Today, I’m going to attend the second part of a two-day writing workshop held by Miriam Nash in Singapore.
The interesting part is that it is a writing workshop involving letters. Yes, hand-written letters.
More info on the workshop:
For over a year, Singapore-based poet Miriam Nash has exchanged letters with UK poet Karen McCarthy Woolf. They blogged about this process on http://opennotebooks.co.uk/, observing how letter writing has opened up new themes in their work, given their writing focus and helped them develop a free and natural voice.
This experience led Miriam Nash to create a workshop for residents of Singapore where they would be able to correspond with people in London over the duration of a fortnight.
In the first part, which was held on the 15th June, the participants wrote letters to each other, (it is an eerie experience being given a letter by a complete stranger who is sitting right beside you), then worked through a few writing exercises. We subsequently wrote a letter to one of the writing prompt ‘objects’ that emerged from those exercises.
That letter, along with a small visual prompt, got sent on the 15th of this month to participants at a similar workshop in London. Today we’ll receive letters from the London participants, if we are lucky and all went well with the post.
Writing a letter brought back so many memories of the days when they were the only reasonably economical way of communication over large distances. It reminded me of the times I used to write to my father, and got long letters back in return. I’ve tried to revive that correspondence, but without success. I still have stacks of his letters, and sometimes, when I miss my parents, I pore over them.
But that is a very different experience from holding a correspondence with another writer. It is not like writing to a family member who has no relationship with writing whatsoever. I wonder it would be to receive hand-written letters from another writer, what discussions it would spark, and what new directions my writing and that of the other writer would take as a result.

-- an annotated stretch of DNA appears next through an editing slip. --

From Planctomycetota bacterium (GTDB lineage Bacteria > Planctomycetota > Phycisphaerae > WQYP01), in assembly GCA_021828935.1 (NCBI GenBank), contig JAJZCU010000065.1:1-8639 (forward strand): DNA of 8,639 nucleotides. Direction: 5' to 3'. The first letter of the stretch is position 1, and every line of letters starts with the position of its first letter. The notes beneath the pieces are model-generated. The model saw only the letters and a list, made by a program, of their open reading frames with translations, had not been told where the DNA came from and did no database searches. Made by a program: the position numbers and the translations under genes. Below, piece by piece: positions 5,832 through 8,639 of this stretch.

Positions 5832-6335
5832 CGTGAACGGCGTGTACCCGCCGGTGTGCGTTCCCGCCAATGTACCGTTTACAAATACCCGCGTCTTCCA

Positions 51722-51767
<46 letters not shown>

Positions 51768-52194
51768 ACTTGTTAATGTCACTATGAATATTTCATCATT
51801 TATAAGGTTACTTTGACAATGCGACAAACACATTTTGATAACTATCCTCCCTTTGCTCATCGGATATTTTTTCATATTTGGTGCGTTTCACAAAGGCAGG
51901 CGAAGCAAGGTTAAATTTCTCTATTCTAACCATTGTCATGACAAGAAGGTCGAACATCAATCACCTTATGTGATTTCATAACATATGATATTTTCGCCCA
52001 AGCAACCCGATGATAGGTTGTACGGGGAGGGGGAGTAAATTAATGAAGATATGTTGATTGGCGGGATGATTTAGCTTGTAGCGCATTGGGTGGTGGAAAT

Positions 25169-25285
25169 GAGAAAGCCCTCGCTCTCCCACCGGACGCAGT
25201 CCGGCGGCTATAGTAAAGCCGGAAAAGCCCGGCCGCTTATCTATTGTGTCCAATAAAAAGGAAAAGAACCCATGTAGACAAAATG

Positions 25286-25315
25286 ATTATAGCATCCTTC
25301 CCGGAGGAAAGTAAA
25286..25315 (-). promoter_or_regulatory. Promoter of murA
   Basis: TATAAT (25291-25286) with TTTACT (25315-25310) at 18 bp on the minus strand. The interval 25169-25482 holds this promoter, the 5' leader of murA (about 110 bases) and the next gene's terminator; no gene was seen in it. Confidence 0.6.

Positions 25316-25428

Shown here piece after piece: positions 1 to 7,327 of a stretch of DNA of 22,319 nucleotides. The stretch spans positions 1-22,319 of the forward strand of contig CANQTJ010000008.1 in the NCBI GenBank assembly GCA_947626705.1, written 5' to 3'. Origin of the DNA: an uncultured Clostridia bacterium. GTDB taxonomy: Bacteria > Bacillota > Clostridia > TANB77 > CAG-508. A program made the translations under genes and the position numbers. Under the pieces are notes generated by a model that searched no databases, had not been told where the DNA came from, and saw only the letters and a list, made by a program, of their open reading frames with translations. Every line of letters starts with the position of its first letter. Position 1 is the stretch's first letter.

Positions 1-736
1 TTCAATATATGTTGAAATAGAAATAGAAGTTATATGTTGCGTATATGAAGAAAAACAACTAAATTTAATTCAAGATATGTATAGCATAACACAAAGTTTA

Writing by hand is also being so vulnerable, because it tells the reader so much more than a printed sheet of words. The handwriting changes with emotion, the paper used and the envelope all create a different sort of experience than sending and receiving e-mails.
So, I’m wondering if I could find another writer willing to undertake the experiment, send me hand-written letters, and receive hand-written letters in return. Since international letters take something like two weeks or more to reach, even the most prompt correspondence would possibly involve writing a letter twice a month.
I do understand that this involves privacy and copyright concerns, and in my opinion, like in all relationships, the trust develops over time. Like in the workshop, a correspondent could begin with writing based on a prompt, or a chatty description of the local weather (which itself can be interesting if the correspondents live in different countries), and then take it from there. Not all correspondences would continue, because only people who find it a gainful experience would continue writing to each other despite busy writing and life schedules.
Have you ever hand-written letters to another writer? Would you like to try it?